The opening up of the Iranian economy to the world is not limited to raw materials. The economy of the country was inadequately supported by technologies from the outside not only in the years of sanctions, but actually since the Islamic Revolution in 1979, during which time it remained, to a lesser or greater extent, in international isolation.
Iran lacks competition in many sectors, including the pharmaceutical, food, motoring and aviation industries. Demand for many commodities has remained unfulfilled for many years and in principle is impossible to be met by Iranian manufacturers. Taking into consideration that the Iranians appreciate high quality products, this creates a great opportunity, not only for the producers of the countries of East Asia, but especially for investors from the West.
Poland-Iran – 542 years of peace, Go! Iran
Poland is one of the most anticipated economic partners of Iran. For a few months now Iranian media has talked a lot about the visits of Polish delegations in Iran, as well as the recent visit of representatives of the Iranian business in Poland. Trade turnover between Poland and Iran, which for several years has been drastically falling, last year fell to just tens of millions of dollars. After the reversal of the downward trend, which will start to take place this year, the amount of trade may soon reach up to $1 billion (according to the Iranian forecast). There is no denying that the potential relationship between Iran and Poland is huge. Polish state companies such as KGHM and PKN Orlen plan to engage in large mining projects in Iran, which can be described as investments of a strategic nature. However, Iran is also a great opportunity for Polish private companies. Interesting opportunities for cooperation can be seen in agricultural sector – farm machinery, fertilizers, animal feed, and agricultural products and technologies. The valuable tourist market might also open up. In the past few months Polish market has observed an emergence of several companies and organizations specializing in advising Polish companies which intend to direct their products and capital toward the Iranian market. Their actions may have a positive impact on the process of economic convergence. The main driving force of Polish-Iranian economic convergence, however, remains for the time being the government’s program Go! Iran, initiated by the Ministry of Economy. If it is continued and well-managed, it may bring major benefits to both the government sector and private enterprises.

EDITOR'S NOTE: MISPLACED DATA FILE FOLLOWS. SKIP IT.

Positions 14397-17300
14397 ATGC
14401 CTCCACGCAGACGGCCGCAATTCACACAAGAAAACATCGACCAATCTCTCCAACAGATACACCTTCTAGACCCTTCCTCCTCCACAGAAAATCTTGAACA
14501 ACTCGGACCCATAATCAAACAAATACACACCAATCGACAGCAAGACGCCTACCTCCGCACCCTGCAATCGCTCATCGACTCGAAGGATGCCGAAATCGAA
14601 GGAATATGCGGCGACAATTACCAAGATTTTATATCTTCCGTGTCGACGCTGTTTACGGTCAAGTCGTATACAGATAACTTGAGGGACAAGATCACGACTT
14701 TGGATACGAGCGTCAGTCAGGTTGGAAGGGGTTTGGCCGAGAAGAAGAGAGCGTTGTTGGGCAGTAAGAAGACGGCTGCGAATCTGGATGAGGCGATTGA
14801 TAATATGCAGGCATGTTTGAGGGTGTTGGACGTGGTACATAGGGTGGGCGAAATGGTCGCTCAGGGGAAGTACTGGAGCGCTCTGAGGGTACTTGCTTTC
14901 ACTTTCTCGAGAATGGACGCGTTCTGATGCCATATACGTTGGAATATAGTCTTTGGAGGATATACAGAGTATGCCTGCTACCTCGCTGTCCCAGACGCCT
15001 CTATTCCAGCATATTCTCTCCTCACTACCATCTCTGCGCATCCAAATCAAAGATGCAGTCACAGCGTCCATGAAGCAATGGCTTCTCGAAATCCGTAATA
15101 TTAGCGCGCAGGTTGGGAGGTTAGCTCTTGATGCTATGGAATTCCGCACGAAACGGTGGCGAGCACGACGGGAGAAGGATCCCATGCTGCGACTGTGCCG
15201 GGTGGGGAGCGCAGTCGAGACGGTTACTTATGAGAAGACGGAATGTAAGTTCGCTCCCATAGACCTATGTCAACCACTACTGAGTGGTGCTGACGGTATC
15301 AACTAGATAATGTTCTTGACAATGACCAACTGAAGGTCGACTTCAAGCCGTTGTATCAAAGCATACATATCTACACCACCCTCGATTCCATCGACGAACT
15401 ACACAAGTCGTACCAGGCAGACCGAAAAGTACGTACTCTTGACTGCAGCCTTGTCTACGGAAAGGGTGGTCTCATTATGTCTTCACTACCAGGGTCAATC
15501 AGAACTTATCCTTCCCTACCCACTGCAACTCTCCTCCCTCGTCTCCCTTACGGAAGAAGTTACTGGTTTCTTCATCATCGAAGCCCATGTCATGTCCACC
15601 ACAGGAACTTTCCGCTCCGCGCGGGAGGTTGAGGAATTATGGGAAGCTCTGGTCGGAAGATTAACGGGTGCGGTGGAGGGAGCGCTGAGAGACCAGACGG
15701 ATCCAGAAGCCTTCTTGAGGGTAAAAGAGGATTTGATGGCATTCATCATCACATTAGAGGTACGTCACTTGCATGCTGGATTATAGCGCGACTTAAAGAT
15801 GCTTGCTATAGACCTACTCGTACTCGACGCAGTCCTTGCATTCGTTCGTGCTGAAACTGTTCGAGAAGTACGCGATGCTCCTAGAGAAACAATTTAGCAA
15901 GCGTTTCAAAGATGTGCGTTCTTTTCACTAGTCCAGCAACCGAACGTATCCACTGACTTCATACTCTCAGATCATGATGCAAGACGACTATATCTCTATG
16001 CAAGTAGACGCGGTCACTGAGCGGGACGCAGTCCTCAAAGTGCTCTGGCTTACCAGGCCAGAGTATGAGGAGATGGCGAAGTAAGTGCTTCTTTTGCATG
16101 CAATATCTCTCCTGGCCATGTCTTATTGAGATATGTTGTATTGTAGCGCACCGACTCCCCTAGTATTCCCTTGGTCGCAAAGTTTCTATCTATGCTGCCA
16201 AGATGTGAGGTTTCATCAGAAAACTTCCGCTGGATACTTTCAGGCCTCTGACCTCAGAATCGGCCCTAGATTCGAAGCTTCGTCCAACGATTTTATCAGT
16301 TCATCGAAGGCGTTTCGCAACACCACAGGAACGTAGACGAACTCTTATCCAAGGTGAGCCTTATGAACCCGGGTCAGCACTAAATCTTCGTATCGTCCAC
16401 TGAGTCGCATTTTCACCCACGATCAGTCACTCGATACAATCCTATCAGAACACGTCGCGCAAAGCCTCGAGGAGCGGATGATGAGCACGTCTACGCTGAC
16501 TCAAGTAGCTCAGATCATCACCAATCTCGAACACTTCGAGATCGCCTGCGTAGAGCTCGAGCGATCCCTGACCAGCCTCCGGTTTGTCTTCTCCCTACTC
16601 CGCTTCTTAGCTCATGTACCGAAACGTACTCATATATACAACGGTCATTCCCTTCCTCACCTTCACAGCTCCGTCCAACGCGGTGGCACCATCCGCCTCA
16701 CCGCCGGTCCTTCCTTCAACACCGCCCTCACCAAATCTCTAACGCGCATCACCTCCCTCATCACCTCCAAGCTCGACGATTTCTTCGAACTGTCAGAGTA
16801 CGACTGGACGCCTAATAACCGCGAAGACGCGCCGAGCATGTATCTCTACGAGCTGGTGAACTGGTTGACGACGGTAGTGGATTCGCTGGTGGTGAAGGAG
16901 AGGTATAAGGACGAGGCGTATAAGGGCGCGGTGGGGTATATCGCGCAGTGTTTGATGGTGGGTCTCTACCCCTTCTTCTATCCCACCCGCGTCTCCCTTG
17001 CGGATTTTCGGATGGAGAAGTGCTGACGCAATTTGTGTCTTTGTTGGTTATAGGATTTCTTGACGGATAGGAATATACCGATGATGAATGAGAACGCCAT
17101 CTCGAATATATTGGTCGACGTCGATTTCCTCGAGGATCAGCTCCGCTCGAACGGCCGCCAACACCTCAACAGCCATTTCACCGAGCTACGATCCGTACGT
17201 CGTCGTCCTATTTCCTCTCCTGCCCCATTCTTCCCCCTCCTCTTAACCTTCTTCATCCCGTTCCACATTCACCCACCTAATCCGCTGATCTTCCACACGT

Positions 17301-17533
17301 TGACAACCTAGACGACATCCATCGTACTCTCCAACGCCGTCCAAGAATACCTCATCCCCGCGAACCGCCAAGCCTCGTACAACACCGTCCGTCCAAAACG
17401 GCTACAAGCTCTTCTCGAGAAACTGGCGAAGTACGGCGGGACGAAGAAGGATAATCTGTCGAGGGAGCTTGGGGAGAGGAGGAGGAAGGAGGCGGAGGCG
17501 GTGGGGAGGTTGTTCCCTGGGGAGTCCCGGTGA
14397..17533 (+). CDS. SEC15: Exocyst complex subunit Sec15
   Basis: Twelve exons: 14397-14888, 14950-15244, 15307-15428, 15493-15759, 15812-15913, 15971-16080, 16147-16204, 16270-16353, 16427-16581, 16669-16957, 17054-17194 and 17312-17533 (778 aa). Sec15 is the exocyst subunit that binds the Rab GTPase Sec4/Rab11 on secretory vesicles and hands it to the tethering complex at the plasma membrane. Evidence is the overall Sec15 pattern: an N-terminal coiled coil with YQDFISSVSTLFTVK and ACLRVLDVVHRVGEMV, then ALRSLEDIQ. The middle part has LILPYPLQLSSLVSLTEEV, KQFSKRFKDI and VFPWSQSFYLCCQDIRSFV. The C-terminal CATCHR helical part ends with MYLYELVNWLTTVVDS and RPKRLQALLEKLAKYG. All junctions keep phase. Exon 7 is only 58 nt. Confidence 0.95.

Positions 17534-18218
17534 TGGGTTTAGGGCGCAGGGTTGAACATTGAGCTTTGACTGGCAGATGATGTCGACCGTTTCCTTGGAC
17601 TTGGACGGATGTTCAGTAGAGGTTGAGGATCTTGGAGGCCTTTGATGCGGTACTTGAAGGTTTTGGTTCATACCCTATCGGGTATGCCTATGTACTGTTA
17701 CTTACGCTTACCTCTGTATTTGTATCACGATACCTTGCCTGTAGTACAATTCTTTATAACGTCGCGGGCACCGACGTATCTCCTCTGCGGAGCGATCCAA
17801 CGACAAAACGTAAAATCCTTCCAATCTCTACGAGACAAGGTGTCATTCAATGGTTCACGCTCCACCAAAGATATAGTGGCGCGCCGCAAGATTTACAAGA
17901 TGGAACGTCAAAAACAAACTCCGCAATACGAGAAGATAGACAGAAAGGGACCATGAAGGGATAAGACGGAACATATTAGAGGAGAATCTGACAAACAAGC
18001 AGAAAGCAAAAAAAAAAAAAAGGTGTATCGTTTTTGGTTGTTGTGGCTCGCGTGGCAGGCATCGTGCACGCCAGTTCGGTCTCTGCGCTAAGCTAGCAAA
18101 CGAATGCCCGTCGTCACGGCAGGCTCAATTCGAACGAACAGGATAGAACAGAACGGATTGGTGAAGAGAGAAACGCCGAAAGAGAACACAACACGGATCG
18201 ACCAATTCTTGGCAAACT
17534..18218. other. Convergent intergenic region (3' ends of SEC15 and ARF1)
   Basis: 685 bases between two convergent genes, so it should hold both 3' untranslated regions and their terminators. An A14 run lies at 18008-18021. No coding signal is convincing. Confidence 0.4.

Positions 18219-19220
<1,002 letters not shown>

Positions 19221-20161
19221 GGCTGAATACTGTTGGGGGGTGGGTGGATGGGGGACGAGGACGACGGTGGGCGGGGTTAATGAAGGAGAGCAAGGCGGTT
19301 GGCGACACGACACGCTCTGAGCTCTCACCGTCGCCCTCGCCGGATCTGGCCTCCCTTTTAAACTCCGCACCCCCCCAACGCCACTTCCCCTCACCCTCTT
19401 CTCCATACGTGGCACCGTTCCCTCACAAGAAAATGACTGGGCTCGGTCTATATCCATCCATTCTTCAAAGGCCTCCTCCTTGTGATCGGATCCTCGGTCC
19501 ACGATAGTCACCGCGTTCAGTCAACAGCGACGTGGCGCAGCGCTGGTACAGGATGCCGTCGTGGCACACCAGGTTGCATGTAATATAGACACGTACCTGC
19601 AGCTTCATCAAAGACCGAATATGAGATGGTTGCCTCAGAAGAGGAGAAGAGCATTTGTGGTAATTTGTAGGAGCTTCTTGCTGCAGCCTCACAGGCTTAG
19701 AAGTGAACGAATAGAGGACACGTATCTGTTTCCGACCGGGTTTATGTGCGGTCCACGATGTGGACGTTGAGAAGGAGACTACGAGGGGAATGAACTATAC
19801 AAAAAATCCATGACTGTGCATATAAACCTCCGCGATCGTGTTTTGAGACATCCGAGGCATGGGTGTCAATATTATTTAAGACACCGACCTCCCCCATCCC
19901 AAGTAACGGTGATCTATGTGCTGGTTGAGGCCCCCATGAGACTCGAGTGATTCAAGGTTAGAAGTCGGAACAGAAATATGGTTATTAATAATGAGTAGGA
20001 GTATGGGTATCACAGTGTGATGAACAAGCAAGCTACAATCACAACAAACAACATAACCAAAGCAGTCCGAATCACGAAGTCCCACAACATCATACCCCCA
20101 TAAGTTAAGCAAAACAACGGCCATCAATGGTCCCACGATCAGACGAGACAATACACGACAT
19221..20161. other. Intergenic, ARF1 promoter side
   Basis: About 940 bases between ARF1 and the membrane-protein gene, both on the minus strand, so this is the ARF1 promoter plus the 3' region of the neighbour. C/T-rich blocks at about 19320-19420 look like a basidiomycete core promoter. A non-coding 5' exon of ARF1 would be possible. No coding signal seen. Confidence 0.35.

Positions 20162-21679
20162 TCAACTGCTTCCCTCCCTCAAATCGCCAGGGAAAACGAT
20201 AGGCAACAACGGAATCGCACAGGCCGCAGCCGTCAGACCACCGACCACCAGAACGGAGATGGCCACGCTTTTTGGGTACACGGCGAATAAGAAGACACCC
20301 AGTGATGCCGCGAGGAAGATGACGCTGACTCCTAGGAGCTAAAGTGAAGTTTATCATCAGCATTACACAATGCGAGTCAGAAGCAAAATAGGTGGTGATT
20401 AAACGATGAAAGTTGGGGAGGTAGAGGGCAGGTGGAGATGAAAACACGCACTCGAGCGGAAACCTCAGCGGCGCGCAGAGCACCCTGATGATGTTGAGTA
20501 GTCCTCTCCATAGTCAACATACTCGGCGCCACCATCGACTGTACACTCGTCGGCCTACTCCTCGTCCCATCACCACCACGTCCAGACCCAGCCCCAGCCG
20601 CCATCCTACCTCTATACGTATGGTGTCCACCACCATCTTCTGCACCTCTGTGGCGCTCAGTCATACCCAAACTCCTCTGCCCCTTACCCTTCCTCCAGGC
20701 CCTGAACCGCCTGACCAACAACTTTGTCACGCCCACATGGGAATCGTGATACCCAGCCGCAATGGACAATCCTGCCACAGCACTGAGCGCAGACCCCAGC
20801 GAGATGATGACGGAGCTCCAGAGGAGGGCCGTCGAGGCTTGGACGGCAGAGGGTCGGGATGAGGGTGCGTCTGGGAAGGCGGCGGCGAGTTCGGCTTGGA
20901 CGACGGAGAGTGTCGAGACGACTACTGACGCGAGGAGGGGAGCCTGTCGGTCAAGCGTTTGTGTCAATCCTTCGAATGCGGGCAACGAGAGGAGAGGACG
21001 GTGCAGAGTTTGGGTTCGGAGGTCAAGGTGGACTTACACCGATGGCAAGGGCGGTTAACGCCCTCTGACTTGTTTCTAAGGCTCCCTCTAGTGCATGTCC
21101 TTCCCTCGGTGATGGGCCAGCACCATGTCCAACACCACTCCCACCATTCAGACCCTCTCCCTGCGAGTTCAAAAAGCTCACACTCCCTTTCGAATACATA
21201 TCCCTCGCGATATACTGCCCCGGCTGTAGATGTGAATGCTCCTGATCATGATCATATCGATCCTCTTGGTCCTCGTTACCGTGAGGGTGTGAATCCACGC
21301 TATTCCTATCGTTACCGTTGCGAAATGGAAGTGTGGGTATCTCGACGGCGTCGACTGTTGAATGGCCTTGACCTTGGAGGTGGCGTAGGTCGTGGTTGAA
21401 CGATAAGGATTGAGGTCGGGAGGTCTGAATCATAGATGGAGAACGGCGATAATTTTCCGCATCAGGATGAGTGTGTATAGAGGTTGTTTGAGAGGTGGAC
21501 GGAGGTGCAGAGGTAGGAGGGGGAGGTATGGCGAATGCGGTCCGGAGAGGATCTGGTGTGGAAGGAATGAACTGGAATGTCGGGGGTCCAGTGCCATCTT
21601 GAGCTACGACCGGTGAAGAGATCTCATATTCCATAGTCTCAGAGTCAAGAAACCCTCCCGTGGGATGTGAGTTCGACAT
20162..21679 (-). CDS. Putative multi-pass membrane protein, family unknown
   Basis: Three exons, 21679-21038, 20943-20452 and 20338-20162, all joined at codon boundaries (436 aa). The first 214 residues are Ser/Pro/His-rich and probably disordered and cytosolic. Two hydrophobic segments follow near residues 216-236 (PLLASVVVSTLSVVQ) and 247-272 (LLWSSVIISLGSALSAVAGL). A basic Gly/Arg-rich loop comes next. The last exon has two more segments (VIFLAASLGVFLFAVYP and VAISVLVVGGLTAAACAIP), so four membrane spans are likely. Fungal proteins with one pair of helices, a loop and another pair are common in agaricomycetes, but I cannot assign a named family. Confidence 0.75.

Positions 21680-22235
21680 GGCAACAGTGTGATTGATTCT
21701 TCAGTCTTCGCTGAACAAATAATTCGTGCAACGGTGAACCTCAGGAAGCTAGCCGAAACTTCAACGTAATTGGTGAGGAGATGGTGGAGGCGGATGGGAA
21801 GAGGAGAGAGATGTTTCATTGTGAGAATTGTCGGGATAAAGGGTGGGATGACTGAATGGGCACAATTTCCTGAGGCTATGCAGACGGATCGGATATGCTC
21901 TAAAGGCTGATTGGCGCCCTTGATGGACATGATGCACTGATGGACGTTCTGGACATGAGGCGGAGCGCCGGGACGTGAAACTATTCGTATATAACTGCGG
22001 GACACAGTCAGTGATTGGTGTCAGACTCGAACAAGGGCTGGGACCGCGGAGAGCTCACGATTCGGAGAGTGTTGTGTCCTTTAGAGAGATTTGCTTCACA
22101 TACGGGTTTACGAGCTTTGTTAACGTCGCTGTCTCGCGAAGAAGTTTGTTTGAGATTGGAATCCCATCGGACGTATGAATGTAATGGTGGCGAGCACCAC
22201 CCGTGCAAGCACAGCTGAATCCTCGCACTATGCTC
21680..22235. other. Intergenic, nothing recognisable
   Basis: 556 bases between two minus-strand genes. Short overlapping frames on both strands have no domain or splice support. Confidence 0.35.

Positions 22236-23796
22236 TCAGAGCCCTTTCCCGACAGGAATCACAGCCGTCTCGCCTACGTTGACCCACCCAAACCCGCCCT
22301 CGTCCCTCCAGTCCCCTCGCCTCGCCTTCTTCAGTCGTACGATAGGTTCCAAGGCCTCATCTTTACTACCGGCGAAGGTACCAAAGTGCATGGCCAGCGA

Conclusions and recommendations for NATO, EU and Poland
- The lifting of sanctions, the inclusion of Iran to the SWIFT system, and the opening up of the large and absorbent Iranian market would bring obvious positive economic consequences, especially for the economy of the European Union.
- An important agreement on a common strategy to combat the so-called Islamic State may also be the fruit of constructive diplomatic dialogue with Iran.
- The situation in the Middle East may, however, further complicate due to an increase in strength of Iran and the attitude of its rival, Saudi Arabia, which has already resulted in an escalation of tensions between Sunni and Shiite.
- For economies based on oil and gas, the presence of Iran in the international market could mean a negative change.
- International organizations should continue to closely observe the Iranian nuclear program and trends in Iranian armaments.
- NATO should pay special attention to the relations between Iran and Saudi Arabia which, without the diplomatic activity of NATO and other major countries, may in the near future pose not only regional threats.
- Diplomatic actions of Western countries and the EU should focus on looking into opportunities for mediation between Iran and Saudi Arabia, as this issue impacts not only stabilization in Syria and Iraq, but also other Sunni-Shiite trouble spots in the Middle East.
- Poland should place special emphasis on cultural relations with Iran, while maintaining the current course of underlining centuries of good relations and cultural exchange undertaken in recent years.
- Go! Iran program initiated by Janusz Piechociński should be continued and should serve the interests of all sectors of Polish industry and export.
Author: Jakub Gajda, Research Fellow at the Casimir Pulaski Foundation